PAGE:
He shoots RED DSMC2 Helium at in 8K DCI with 16-bit colour depth. His macro lens collection covers different focal length and reproduction scales, everything from 12 mm wide angle macro to 180 mm close-up in reproduction scales up to 5:1 microscopic magnification.
We produced so much footage and it was a lot to manage on my own. We did a lot of the selects in the studio in Da Vinci and pre graded them. The colours had to be correct and not have a ‘look’. I took all these homes and edited them over the course of two weeks. It was one of those jobs that had to come directly from me, by the time I’d have briefed an editor on the abstract nature of the job we would have missed the deadline.
LBB> Denis, moving onto the music - it plays a massive part in creating the mood of the ad. Can you tell us a bit about what you needed to achieve and your approach?
Denis> I knew that I would need to treat the sound, music, and visuals as three distinct characters to bring the film to life. So the idea of a kinetic, anthemic dance developed, ebbing and flowing with the liquid to keep it lush yet engaging. In addition, I wanted to bring a vibrancy to the soundscape that matched the paint. Brian filmed actual natural colours being mixed, a massively technical feat too, so that was important to me.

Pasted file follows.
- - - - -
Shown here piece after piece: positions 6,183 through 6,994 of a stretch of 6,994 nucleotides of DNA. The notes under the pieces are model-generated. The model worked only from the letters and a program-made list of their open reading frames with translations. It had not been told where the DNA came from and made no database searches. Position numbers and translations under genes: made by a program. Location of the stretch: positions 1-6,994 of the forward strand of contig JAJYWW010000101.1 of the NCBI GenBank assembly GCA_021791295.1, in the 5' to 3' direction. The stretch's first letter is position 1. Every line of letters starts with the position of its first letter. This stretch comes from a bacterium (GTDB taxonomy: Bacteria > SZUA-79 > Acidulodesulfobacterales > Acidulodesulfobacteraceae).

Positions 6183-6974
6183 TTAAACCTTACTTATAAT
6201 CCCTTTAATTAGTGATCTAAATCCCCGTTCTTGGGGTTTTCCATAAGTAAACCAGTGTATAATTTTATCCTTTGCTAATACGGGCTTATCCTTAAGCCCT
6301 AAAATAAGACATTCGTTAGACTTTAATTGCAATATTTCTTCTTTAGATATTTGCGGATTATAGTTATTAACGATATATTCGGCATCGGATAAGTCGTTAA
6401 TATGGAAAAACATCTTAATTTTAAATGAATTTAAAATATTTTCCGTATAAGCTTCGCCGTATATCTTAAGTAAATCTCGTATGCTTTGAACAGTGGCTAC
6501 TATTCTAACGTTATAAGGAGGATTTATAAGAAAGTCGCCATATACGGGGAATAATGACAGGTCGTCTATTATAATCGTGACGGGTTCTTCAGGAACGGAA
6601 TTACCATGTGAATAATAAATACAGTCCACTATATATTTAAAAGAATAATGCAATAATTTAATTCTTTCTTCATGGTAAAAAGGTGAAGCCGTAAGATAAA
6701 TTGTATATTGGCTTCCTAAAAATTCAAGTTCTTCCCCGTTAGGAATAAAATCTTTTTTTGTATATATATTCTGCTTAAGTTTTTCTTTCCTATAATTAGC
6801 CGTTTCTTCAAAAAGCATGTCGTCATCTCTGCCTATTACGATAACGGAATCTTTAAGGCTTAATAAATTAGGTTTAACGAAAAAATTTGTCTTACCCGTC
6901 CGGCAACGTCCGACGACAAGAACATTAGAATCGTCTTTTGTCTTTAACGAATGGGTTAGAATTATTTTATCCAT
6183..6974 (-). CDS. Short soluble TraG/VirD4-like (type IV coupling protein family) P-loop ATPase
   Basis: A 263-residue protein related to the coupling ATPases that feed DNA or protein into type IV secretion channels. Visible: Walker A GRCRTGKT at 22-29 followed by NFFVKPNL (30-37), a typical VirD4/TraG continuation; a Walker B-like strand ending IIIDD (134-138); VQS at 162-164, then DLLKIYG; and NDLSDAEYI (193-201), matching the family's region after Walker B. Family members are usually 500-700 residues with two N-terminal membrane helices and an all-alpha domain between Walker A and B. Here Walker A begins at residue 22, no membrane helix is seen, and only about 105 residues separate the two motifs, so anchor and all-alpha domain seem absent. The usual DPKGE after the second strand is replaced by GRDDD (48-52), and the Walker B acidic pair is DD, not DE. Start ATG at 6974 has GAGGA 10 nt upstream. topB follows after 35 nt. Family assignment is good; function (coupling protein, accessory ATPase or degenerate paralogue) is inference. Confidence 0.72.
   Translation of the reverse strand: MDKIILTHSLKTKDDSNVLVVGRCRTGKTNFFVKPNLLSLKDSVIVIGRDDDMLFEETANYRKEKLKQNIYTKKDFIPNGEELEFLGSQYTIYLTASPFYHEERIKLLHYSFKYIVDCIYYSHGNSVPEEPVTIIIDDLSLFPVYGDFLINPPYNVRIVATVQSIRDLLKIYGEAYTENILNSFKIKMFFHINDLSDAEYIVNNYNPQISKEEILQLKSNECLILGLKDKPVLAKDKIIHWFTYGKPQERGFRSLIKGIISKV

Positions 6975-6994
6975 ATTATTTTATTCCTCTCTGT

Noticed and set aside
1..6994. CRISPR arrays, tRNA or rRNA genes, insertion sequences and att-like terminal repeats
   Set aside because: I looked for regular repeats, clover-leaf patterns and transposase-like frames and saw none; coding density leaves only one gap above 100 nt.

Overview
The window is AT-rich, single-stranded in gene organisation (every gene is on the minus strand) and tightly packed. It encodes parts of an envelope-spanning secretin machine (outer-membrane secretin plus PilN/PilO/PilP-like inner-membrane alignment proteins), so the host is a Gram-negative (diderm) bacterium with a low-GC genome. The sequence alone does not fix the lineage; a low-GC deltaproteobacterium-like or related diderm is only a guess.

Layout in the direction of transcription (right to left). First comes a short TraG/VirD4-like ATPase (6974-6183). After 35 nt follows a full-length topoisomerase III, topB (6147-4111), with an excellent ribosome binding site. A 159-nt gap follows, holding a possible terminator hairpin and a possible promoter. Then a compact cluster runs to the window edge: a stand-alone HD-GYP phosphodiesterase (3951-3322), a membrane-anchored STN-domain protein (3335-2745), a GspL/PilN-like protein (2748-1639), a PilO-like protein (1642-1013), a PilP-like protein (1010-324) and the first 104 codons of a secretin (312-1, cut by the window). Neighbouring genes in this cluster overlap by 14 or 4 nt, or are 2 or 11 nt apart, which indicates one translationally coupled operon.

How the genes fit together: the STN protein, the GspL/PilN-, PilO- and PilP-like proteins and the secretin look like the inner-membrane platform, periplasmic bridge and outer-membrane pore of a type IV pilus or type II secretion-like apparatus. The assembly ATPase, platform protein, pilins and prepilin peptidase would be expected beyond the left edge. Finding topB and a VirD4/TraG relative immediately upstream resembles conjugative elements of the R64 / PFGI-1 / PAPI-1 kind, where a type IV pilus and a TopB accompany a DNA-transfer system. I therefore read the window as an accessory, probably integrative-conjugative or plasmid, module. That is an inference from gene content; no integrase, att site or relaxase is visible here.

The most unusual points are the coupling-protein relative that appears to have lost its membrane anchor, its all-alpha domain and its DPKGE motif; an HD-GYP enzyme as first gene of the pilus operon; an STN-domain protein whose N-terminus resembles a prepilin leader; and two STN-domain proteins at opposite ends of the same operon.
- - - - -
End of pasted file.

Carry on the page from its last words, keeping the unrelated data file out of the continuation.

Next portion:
I used surround motion techniques to create a sense of rotational movement with the film - I even blended impacts from actual paint cans into the percussion to develop a unique audio language for the campaign.
I was conscious that the music had to have a sense of lightness and relief between scenes. It would have been easy to get lost in pure sound design territory - it meant negotiating with my own music to make sure that both the sound design detail and musical energy shared the stage.
LBB> What were some of the biggest challenges you faced during the project?
Denis> For me, the main challenge was figuring out the right pace of the music - too fast, and it would clutter the edit, but too slow, and it would lose form and focus. Once I cracked that, the visuals guided the rest.
Brian> Keeping the client and agency on board and telling the agency producer over and over ‘who knows!’ I cannot thank both enough because at the end of the day they had to completely trust that we could do it. The client took a giant leap of faith because we couldn’t really produce accurate storyboards as it was all experimental. But one of the big things that helped was we spent a week prior to the main shoot doing R&D experiments, some of which made the final cut. I’d send these long edits through to the agency and client with cool ambient music and everyone got very excited. I’d stressed the shoot was going to be quite dull, but the agency and client all made the long Covid riddled journey and loved the process.